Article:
Thursday, December 4, 2008

Canadian Pacific, Pantomimes,

I forgot to tell you, coming home from the dentist's on Tuesday night, it was dark, we had to go under a railway bridge and there, on top, was a Christmas train covered in lights - decorated carriages as far as I could see. It was such a lovely sight; some of the messages were about Canadian Pacific and some were wishing us all Happy Holidays. I understand the object of the train which has been around for 5 seasons now, is to raise public awareness of hunger and to raise money with a Christmas show. Didn't know about any of this before I Googled. I was just thrilled to see the train, I have no idea where the performance was taking place, read more here there is even a schedule although I don't see Cambridge, Ontario on the list and that is where we saw them. I would love to have taken photos as these don't really do it justice, but they are all I can find. Today I am off to see a matinée, a Christmas Pantomime, Cinderella. It is being staged at St. Jacob's School Theatre which is a small town fairly close by. It's part of the Drayton Entertainment group who's performances I have been going to see all year. They try to copy the format of a British panto, but they don't quite hit the nail on the head, sorry, they didn't with the one I saw, Aladdin. We will see how they do this time. Next year they are doing Robin Hood and I am not quite sure who the Pantomime Dame would be in that story. A British Pantomime has to have a Dame, some of the most famous comedians have played Dames in the past (and probably still do). The part is always played by a male and in England the Principle Boy is always played by a woman with "legs up to here". I always remember, with fondness, Terry Scott, who was a top comedian in his day, playing the dame and doing a routine to the stripper. He was preparing for bed and wearing dozens of corsets and it was one of the funniest things I have ever seen. This was him as Widow Twankey in Aladdin. Technically pantomimes are designed for children, but the London ones are full of adult humour most of which would be way beyond the children who have their own comedy all the time in the show. There are many stock scenes for kids, like the actor who has a bear behind him and doesn't know. He keeps turning and the children keep shouting warnings, but every time he moves, the bear does too. The kids love it. I was telling one of the nurses at the dentist's yesterday about the Turkish Orange Cake as she has a family member who cannot eat flour. Not Celiac disease, but still cannot eat wheat. So, specially for her, I will post the recipe again. The picture is one I made quite recently, it is always popular and is delicious. Turkish Orange cake 2 large oranges 6 eggs 8 oz ground almonds 8 oz sugar 1 tsp baking powder Juice of half a lemon Wash oranges and boil them in water for 2 hours (YES, two hours ! Careful pan doesn't dry out.) Throw out the water. Cool and pulp in a blender or food processor. You can remove pips but I never bother. Beat eggs and add them to orange pulp and then add all other ingredients. Pour into a buttered and floured (unless you can't use flour) cake tin. Bake at 180C or 350F or gas 4 for 60 minutes. Cool before turning out. Cake should be moist. Serve on own or with cream. Have a great day.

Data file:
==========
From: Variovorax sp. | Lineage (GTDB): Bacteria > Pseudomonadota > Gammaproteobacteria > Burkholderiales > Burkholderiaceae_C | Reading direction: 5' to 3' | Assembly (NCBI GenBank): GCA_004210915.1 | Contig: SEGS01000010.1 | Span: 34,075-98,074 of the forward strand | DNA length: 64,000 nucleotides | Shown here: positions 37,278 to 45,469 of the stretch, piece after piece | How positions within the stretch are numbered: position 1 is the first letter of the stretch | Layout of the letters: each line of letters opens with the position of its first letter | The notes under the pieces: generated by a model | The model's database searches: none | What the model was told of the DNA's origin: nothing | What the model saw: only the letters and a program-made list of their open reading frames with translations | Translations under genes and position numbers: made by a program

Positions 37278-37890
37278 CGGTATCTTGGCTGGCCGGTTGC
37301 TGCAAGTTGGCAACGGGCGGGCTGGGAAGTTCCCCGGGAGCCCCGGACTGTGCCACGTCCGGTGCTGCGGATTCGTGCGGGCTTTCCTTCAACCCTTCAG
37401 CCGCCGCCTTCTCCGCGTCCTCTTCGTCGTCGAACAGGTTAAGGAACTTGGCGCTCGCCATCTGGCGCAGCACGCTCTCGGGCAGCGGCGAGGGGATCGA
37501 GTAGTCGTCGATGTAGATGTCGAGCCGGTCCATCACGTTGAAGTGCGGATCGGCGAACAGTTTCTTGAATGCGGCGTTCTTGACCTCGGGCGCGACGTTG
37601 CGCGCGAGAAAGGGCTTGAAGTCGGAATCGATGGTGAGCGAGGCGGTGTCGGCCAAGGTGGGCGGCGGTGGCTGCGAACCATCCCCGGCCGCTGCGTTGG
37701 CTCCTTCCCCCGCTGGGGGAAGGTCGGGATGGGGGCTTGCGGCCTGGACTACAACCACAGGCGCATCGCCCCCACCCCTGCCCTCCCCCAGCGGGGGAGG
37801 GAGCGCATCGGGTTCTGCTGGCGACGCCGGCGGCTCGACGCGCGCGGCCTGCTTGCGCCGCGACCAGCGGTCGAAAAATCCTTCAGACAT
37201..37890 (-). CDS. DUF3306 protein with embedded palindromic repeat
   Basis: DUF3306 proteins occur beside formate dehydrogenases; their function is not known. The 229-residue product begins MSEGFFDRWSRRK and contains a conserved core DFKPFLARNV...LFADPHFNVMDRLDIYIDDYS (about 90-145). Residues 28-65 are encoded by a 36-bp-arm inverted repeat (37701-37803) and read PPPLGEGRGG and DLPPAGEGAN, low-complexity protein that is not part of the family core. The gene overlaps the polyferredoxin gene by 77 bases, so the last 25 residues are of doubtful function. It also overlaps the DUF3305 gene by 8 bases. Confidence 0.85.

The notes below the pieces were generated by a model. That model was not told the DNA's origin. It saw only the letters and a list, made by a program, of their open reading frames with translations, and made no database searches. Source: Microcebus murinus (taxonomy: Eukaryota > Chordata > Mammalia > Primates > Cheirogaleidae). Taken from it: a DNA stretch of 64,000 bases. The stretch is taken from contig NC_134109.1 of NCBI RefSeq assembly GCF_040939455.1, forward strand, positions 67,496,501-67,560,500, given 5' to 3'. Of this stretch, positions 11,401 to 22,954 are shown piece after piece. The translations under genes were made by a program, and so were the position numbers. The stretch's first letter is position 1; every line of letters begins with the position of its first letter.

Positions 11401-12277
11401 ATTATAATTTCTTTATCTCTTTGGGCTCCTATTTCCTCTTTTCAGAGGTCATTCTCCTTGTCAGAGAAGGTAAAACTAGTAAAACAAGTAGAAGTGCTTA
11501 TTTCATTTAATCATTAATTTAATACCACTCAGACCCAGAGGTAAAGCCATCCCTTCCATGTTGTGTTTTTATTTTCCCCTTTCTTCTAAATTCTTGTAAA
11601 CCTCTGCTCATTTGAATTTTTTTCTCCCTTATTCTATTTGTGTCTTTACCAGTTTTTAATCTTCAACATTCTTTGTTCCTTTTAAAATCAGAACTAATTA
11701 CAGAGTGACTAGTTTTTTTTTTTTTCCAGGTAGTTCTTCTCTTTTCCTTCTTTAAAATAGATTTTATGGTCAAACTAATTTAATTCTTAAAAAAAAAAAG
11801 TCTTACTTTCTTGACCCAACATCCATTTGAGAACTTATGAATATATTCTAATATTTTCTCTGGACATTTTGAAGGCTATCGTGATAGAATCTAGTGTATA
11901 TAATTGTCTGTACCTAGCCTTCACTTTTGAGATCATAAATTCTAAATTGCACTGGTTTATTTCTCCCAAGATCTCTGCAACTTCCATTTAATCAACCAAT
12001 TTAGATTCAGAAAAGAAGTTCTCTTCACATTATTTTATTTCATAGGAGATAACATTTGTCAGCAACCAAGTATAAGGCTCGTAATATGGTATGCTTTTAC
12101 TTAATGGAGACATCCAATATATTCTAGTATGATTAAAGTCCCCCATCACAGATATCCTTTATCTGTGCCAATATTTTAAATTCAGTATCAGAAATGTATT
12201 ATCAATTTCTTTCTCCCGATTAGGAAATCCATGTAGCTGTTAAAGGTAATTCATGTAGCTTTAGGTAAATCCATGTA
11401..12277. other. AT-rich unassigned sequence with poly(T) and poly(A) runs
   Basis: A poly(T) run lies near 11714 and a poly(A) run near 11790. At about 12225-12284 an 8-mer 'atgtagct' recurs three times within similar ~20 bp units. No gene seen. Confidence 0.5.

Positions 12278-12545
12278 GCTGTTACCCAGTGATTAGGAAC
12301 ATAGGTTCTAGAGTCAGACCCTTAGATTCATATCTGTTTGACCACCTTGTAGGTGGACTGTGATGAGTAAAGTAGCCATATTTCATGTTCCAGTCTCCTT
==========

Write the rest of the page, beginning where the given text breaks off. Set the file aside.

1. Hi Jo!

    Just wanted to follow up re: CP's Holiday Train. The info you found was from 2003 (eek!) hence why no mention of Cambridge.

    Here's the Holiday Train page for this year

    The Cambridge stop was on December 2, 5:15 to 5:45 p.m. – former Galt Station, 10 Malcolm St. Nevertheless, we're glad you caught our train and thank you for spreading the word on your blog!


    Danelle W.
    CP Holiday Train Team

  2. Thank you for writing Danelle, I hadn't realised I had found such an old page. I appreciate you updating me. I was considerably impressed at the sight of the train and was sorry to pass it so briefly. A great idea for a great cause.